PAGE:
Herbal infused oils are simple to make at home. Learn how to make your own healing calendula oil to keep in your first aid kit for use on scrapes, burns, and other skin ailments.
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I love growing calendula in my garden and landscape. It’s so pretty and cheerful, and the pollinators and beneficial insects love it, too!
However, when I look out at the beautiful calendula flowers popping up around the yard I think, “Off with their heads!” Which is a little grim if you think about it, even though I grow extra flowers so there’s enough for me and some for the bees.
When I set my eye on those beautiful flower heads, what I’m really after is some healing golden liquid.
Many years ago I had a burgeoning soap business, and my ‘Gentle Skin’ soap bar was made with calendula oil because of its skin-healing properties and its ability to reduce inflammation.
But that calendula oil was store-bought, and now I have the opportunity to make my very own oil from my very own calendula flowers!
Hint: If you aren’t growing your own calendula flowers, don’t worry. As long as you source quality dried calendula, you can make calendula oil that retains its healing properties.
How to Make a Healing Calendula Oil
Instructions for making an infused herbal oil are simple: Infuse dried herbs in a quality oil, bottle it up, and enjoy!
The following are the detailed, step-by-step instructions for making a soothing calendula oil.
Step 1: Healing calendula oil starts with cutting fresh flower heads at the peak of bloom.
I’m not gonna lie, it feels a little sad to cut all those gorgeous flower heads that are cheerfully gracing my gardens and attracting all of those pollinators. That’s why I only harvest about half of the possible blossoms.
Step 2: Dry the flower heads and pluck the flower petals.
Some people pluck the fresh petals right away, discard the heads, and then dry the petals. Other people dry the whole head and then use the whole head in the oil infusion. All of these options are safe and potent.
I take a middle-of-the-road approach: I dry the whole flower heads in the dehydrator (here’s mine) and then pluck the dried petals. It really doesn’t take too much time, and I love the rich, golden color that comes from using only the petals.
Bonus: The denuded flower heads are still beautiful post-pluck! I use them in my dining table centerpiece!
Step 3: High-quality calendula oil is only as good as your infusing oil.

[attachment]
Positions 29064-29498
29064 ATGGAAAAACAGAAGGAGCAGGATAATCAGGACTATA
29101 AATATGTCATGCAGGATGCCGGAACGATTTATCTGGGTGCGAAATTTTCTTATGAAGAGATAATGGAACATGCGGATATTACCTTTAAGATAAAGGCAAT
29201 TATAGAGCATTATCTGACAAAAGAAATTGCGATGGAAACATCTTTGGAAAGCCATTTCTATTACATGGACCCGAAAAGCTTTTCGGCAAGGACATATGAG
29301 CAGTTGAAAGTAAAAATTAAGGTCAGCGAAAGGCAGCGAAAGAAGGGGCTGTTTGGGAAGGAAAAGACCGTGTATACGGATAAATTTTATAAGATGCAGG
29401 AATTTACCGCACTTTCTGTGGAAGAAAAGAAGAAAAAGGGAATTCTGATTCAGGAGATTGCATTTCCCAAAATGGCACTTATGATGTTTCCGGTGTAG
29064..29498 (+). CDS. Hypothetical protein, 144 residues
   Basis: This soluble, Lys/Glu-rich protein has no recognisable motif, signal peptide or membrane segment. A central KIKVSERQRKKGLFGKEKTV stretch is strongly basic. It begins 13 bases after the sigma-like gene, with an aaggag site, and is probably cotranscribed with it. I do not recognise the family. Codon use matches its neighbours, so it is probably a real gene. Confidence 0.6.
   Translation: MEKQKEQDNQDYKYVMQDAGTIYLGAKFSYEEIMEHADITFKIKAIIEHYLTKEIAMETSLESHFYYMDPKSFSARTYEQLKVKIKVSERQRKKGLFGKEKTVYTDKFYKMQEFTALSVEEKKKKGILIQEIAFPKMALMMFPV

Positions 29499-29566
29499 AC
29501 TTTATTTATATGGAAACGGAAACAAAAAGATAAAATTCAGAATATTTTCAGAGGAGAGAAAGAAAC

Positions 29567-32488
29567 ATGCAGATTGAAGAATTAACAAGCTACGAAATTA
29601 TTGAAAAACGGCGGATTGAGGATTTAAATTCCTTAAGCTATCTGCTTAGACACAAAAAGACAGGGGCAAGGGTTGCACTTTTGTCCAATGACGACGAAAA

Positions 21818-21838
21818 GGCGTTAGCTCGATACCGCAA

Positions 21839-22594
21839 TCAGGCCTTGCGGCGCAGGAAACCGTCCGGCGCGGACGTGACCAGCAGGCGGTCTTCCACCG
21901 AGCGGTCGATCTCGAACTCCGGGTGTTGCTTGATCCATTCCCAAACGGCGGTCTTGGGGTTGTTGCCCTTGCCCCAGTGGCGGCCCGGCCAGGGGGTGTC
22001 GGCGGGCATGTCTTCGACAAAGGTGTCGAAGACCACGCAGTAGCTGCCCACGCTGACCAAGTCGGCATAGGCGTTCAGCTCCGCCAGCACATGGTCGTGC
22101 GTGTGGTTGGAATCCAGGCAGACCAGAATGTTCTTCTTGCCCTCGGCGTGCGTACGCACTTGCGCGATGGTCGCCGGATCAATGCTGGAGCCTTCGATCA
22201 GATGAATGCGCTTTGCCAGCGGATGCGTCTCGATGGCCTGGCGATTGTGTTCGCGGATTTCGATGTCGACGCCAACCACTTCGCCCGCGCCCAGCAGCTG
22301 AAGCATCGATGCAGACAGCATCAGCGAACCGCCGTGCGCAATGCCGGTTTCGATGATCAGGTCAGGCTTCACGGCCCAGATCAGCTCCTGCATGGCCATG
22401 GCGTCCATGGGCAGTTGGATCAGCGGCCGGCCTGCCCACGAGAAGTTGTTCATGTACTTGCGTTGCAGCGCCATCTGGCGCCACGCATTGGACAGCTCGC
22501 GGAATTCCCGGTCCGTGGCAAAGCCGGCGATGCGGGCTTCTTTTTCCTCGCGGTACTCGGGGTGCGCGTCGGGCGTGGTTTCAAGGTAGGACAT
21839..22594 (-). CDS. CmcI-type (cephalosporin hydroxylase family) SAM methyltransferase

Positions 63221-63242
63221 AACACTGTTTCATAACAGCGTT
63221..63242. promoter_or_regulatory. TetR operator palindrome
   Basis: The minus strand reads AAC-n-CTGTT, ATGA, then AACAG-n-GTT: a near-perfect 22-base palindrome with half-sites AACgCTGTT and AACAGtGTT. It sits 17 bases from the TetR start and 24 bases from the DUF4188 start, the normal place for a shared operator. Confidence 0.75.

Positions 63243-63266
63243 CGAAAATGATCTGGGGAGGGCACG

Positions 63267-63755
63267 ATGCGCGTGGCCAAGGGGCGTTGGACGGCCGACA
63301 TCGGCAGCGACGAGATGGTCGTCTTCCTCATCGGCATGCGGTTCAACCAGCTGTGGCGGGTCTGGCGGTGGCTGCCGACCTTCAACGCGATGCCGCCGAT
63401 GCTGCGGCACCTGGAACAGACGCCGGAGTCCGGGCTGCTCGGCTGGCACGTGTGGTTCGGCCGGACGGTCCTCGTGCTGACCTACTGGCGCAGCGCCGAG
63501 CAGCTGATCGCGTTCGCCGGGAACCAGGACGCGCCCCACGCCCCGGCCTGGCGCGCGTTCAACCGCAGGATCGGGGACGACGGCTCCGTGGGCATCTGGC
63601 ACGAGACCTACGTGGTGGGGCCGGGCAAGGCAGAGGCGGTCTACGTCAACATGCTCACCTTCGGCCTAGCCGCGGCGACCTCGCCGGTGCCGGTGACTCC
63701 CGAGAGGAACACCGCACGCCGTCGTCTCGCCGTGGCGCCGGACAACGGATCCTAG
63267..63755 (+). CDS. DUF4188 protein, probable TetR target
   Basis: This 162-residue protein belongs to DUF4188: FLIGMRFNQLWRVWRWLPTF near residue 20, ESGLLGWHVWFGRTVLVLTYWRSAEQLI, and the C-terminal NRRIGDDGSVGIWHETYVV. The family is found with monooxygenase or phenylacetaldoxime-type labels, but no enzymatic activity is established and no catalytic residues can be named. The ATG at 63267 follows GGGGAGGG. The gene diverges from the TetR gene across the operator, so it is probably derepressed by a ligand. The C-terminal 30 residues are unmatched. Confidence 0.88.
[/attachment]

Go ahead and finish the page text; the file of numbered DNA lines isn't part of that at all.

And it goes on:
Since infused herbal oils are meant to be medicinal, select a high quality oil.
I like to use organic, cold-pressed olive oil, but you can use any cold-pressed oil that you’d typically use in a salad dressing. For more details about selecting an olive oil (there’s a lot of fraud in the industry, as well as a disease affecting olive trees), see the notes in my article How To Make Herbal Salve.
Cold-pressed grapeseed oil or avocado oil are good alternatives.
Step 4: Fill jar with calendula flower petals and infusing oil.
Next, fill a sanitized 8-ounce mason jar about halfway with flower petals, then fill the rest of the jar with oil.
Step 5: Cap the jar and soak the infusion.
Cap the infusion tightly and sit the jar in a sunny window to soak for a month. I put mine in my kitchen window above the sink and give it a little shake each morning.
I write the beginning and ending date on my calendar so I don’t forget when it will be done. Over the course of the month, the oil will get progressively more golden as the petals infuse.
Step 6: Strain the infused calendula oil.
After about a month, it’s time to strain off the flower petals. I set a canning funnel on top of an empty mason jar, and set a piece of cheesecloth on top of the funnel.
Now, pour the infused oil through the cheesecloth into the empty jar.
Step 7: Store your infused herbal oil properly.
These instructions yield about eight ounces of healing calendula oil, which you’ll want to keep in a cool, dark place.
An amber or cobalt blue dropper bottle makes an attractive gift option and protects the oil from UV light so that it lasts longer.
Step 8: Use your infused herbal oil on dry skin, scrapes, and sunburns.
I use this moisturizing and soothing oil directly on dry skin, scrapes, and sunburns, and other skin ailments. A dropper bottle makes it easier to apply.
I also use it to make a healing salve.
If you like this recipe, then you’ll like these five homemade infusions (tinctures, elixirs, vinegars, and liqueurs) that make great gifts!
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Have you ever made an oil infusion? What herb and oil did you use? Did you turn it into another product like salve?